The Colombian businessman Alex Saab, whom the United States points to as the presumed name of Venezuelan President Nicolás Maduro, appeared today for the first time before a Miami court to be formally notified of eight allegations of money laundering allegedly stemming from corrupt deals with Caracas.
In a hearing via Zoom, Magistrate John O’Sullivan said Saab will remain stopped and set a new court hearing for November 1. The procedure occurs two days after the Saab extradition from Cape Verde, which further strained relations between Venezuela and the United States.
The businessman participated from the federal prison where he is detained. She wore neck-length dark hair, an orange camisole and prison pants, and her face was covered by a light blue mask.
After identifying yourself with your first and last name through a interpreter who translated into Spanish over the phone, Saab said he had chosen Henry Bell to represent him as a lawyer. His words were not heard in the audience, in which only the translator spoke for him. Saab remained alone, sitting behind a table.
After being extradited on Saturday, the Maduro government announced that suspended your participation in the dialogue process with the opposition, endorsed by the United States and that occurred in the capital of Mexico. Talks were due to resume on Sunday and the Venezuelan government had asked that Saab be brought to the dialogue table as one of its diplomats.
The opposition asked the day before the talks resume.
Shortly after the extradition came out, six US oil executives who had been under house arrest since April were returned to the headquarters of the political police in Caracas, where they had been detained after their arrest in 2017.
The accusations against Alex Saab
The prosecution accuses Saab of amassing a fortune through corrupt deals carried out on behalf of the Maduro government.
According to the charges, from approximately November 2011 to at least September 2015. Saab and another Colombian illicitly associated with other people to launder money obtained through corrupt businesses, that it was deposited in Venezuelan banks and in US bank accounts.
The accusations, which were filed in US courts in July 2019, indicate that both obtained a contract with the Venezuelan government in November 2011 to build affordable housing and took advantage of the favorable dollar exchange rate to deliver import documents of materials that never arrived to Venezuela. In order for those transactions to be approved, they allegedly bribed Venezuelan officials, according to US prosecution charges.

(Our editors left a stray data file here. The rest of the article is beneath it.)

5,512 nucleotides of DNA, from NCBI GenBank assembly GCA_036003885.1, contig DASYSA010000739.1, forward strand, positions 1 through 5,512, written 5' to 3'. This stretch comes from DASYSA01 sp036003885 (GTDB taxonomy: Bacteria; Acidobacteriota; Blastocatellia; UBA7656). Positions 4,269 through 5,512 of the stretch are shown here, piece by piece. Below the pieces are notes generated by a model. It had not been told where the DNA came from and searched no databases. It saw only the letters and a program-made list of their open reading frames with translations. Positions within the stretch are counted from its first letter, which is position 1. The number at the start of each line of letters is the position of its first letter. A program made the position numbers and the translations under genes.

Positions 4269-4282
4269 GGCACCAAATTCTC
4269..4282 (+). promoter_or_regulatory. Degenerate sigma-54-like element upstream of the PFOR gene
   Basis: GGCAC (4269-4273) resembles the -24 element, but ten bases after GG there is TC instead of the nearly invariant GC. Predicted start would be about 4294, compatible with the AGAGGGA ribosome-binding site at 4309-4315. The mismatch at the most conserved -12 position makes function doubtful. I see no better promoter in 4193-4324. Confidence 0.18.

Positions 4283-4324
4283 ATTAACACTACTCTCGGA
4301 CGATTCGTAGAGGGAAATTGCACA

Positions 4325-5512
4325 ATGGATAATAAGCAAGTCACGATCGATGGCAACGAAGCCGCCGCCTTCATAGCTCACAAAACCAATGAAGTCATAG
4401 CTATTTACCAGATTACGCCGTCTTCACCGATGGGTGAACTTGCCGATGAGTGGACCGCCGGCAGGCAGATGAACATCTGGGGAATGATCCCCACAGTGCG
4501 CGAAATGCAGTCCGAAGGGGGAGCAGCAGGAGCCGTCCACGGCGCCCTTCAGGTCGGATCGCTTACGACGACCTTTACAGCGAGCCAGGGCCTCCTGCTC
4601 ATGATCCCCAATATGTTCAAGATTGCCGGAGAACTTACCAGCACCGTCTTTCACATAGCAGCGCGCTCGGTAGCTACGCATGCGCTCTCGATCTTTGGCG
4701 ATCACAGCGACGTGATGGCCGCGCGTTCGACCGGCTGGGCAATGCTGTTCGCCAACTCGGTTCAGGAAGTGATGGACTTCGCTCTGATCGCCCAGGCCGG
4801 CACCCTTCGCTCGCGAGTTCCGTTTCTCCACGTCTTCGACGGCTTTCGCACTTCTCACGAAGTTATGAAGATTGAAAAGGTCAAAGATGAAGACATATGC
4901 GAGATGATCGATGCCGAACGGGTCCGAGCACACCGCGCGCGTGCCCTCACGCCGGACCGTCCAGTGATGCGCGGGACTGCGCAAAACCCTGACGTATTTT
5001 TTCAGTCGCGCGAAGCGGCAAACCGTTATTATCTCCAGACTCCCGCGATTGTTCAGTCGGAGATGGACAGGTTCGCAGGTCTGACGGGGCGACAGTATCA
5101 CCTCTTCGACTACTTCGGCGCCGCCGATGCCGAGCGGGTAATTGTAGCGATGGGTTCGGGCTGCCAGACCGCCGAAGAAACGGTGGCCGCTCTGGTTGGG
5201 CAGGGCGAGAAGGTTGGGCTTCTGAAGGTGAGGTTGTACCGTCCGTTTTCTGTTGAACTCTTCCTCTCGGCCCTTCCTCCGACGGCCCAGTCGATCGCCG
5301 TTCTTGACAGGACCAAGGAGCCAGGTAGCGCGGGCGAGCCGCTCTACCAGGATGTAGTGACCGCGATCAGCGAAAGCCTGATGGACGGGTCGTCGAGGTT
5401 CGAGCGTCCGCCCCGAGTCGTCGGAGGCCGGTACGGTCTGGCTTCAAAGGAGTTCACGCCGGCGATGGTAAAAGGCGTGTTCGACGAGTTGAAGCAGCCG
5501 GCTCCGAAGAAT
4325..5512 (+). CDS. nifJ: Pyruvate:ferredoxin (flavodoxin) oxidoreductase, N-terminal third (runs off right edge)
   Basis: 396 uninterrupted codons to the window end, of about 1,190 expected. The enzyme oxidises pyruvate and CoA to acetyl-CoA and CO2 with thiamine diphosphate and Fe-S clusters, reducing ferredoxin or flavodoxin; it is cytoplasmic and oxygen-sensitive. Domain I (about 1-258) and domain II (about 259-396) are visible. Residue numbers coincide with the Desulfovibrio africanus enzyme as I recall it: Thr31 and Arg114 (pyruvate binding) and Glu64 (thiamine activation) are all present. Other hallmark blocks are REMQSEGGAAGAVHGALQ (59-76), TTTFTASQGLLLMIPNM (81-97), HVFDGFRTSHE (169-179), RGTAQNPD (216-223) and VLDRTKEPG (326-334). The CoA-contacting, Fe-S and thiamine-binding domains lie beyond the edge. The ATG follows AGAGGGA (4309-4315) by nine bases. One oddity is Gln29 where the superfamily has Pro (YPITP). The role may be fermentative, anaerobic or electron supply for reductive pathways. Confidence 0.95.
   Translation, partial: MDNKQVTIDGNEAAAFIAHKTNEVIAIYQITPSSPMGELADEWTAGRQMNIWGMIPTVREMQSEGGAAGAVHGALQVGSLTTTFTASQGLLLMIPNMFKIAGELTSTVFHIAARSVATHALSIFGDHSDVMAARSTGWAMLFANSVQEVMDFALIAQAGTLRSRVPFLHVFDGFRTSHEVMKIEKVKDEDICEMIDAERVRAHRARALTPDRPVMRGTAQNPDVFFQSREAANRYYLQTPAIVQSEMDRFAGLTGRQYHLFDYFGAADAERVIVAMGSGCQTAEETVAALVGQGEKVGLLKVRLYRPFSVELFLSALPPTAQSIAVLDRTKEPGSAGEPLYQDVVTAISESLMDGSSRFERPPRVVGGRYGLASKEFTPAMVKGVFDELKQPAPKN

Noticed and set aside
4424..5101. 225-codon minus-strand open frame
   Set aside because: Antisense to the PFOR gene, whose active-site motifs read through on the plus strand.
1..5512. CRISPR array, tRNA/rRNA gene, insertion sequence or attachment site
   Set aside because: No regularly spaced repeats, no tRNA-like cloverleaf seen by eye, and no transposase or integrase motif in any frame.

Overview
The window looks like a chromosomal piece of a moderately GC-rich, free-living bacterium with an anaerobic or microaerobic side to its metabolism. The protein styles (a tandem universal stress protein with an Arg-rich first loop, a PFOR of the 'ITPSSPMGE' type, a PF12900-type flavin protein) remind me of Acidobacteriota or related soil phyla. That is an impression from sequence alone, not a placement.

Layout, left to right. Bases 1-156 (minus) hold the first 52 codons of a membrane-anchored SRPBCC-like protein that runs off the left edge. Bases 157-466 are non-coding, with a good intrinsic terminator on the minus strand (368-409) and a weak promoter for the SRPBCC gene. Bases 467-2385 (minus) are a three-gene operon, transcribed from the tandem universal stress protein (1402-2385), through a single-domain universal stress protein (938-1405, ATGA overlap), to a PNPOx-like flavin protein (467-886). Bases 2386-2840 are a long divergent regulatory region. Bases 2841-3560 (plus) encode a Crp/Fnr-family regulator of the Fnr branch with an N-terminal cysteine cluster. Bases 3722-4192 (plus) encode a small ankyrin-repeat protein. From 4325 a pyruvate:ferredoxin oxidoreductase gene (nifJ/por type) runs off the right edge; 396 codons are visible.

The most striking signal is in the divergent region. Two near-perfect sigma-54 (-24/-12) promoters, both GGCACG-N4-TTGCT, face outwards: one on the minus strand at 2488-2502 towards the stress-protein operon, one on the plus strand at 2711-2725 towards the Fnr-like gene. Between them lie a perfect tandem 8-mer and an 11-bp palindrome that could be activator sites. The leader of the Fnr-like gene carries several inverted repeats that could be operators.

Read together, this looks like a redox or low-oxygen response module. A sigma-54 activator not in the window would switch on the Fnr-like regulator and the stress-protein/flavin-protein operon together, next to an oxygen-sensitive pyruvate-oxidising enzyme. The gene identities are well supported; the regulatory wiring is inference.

The US government alleges that some meetings on the bribe payments happened in Miami and that Saab and another Colombian transferred money to bank accounts in South Florida. As a result of these fraudulent deals, both transferred some 350 million Venezuelan dollars to accounts they controlled or had abroad. At least some of that money passed through the United States, according to prosecutors.
Saab, 49, spent 16 months under arrest in Cape Verde, where he was detained in June 2020.
In a letter that his wife read after being extradited, Saab said that he has not committed any crime and that he has nothing to collaborate with Washington.
At the hearing, prosecutor Kurt Lunkenheimer asked that Saab remain in detention, arguing that if he were released there would be a risk that he would escape.
Bell, Saab’s lawyer, said he had not had time to talk with his client yet and asked the judge to ask the Justice Department to facilitate a communication “as soon as possible.”
The judge explained to Saab that he had the right to a lawyer and that his statements would be under oath. He added that later it could be analyzed at a hearing whether or not he can be released on bail, something that his lawyer did not request for now.